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Beer and wine now on sale at Farmer's Market
Visitors to the Royal City Farmer's Market will now able to assemble all the ingredients for a romantic picnic in the park, including a bottle of wine or a cold beer.
But until the provincial liquor laws loosen even more, they won't yet be able to enjoy that wine or beer with their picnic in Tipperary park.
That's a battle for another day, said Melissa Maltais, the market's manager. For now she's thrilled New West council approved the market association's request to permit the sampling and sale of alcohol at the weekly market.
The door for that possibility was opened by the provincial Liquor Control and Licensing Branch in June, when it issued a new policy directive to allow licensed wineries, breweries and distilleries to apply for authorization to sell their products at farmer's markets, subject to the approval of local authorities.
"It's so exciting," said Maltais of receiving that approval on Monday. "It adds a whole new level to the market. It makes it a little more fabulous."
It's not like the Fourth Street parking lot where the market is situated every Thursday through October will be turning into Bourbon Street.
Alcohol vendors will be limited to two per market, they'll also have to have Serving It Right certified staff on hand, and they'll have to provide extra insurance.
Maltais said local manufacturers have been quick to jump on the available allotted spots at the New West market.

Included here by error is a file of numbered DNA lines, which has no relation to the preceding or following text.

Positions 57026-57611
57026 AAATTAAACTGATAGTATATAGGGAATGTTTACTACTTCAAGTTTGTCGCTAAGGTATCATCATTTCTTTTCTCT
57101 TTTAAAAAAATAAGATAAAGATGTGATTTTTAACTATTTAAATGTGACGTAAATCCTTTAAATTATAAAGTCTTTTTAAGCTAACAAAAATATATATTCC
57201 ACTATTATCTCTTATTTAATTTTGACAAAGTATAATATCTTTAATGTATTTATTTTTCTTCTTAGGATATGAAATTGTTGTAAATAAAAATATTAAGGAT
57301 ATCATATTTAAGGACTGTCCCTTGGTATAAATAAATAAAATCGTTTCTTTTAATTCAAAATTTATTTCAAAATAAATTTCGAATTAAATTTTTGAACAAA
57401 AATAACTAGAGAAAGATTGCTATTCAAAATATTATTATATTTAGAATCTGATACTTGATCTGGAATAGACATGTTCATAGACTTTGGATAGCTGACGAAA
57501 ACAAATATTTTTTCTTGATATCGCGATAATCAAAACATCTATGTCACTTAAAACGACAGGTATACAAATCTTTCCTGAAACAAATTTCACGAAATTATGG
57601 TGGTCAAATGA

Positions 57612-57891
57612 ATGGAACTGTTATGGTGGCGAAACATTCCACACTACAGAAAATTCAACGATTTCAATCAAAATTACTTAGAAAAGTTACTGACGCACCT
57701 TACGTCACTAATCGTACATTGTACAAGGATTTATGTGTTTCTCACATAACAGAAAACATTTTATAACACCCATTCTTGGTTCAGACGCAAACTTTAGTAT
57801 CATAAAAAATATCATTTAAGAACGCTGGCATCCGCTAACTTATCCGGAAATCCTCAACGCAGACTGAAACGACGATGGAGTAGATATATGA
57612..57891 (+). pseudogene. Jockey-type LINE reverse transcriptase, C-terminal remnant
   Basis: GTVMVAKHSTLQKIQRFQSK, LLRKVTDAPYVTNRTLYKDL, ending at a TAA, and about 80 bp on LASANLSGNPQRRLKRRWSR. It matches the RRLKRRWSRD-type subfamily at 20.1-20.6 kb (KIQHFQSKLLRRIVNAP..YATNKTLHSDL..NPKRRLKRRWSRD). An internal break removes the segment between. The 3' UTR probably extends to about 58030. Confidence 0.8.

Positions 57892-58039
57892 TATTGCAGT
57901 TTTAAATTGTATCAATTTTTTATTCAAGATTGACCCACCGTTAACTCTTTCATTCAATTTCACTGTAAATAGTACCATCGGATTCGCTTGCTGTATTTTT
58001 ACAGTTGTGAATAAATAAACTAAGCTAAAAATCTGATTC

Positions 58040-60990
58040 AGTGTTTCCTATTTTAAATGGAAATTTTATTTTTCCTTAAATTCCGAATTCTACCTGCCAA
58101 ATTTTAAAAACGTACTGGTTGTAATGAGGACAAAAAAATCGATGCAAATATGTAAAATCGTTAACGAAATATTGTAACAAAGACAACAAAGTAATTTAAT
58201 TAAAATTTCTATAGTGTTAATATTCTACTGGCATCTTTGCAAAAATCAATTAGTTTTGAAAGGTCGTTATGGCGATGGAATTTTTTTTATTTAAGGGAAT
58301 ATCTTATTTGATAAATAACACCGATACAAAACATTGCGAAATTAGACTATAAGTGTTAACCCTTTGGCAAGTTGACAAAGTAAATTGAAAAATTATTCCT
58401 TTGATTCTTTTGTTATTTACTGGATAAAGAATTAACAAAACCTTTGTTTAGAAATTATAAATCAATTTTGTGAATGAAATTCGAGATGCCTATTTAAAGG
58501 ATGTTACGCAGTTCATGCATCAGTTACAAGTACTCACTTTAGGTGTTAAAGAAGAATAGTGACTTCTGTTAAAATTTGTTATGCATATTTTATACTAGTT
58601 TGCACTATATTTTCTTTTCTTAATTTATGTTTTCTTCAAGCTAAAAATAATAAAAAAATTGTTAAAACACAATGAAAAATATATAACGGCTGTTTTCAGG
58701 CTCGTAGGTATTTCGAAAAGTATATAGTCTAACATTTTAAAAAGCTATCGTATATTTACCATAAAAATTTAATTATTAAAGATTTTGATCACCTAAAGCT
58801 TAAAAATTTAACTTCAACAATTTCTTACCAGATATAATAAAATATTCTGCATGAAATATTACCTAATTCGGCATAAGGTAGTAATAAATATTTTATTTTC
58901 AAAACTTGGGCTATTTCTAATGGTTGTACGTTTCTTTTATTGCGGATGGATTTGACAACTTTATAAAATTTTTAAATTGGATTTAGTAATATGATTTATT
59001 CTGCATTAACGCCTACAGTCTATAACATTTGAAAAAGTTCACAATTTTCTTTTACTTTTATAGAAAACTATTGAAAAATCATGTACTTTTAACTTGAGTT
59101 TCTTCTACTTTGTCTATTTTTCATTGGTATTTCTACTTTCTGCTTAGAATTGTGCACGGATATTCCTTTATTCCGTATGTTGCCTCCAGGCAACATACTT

Pacific Breeze winery will be at Thursday's market. They'll be joined by Steel & Oak brewery at next week's market.
Jorden Foss, of Steel & Oak, said getting his product to the market will provide him with another opportunity to communicate directly with new customers.
"It's exciting to get out of the tasting room for a change," said Foss, whose microbrewery below the Third Avenue overpass is just into its second week of full operation.
But without a bottling line, Foss said there will be some logistical complications to selling his beer away from the brewery. He said he plans to fill a number of one-litre growlers the day before the market, and then keep them on ice or in a cooling box while at the market. He'll also only likely bring along one of the brewery's three different styles of beer, until he gets a better feel for demand.
Customers will be able to sample the beer before they buy, said Foss.
Maltais said having two well-regarded manufacturers from the city showcased at the market is a special bonus. Pacific Breeze has won numerous awards for its California wines like Killer Cab, while Steel & Oak was the darling of the recent Vancouver Craft Beer Week even before its first run of beer was generally available for sale.
"I think with having local companies, they've already got such a community vibe built in, they've built such a following," said Maltais. "It's more than just somewhere to pick up wine and beer, there's a sense of community with their followers and that merges nicely with the market."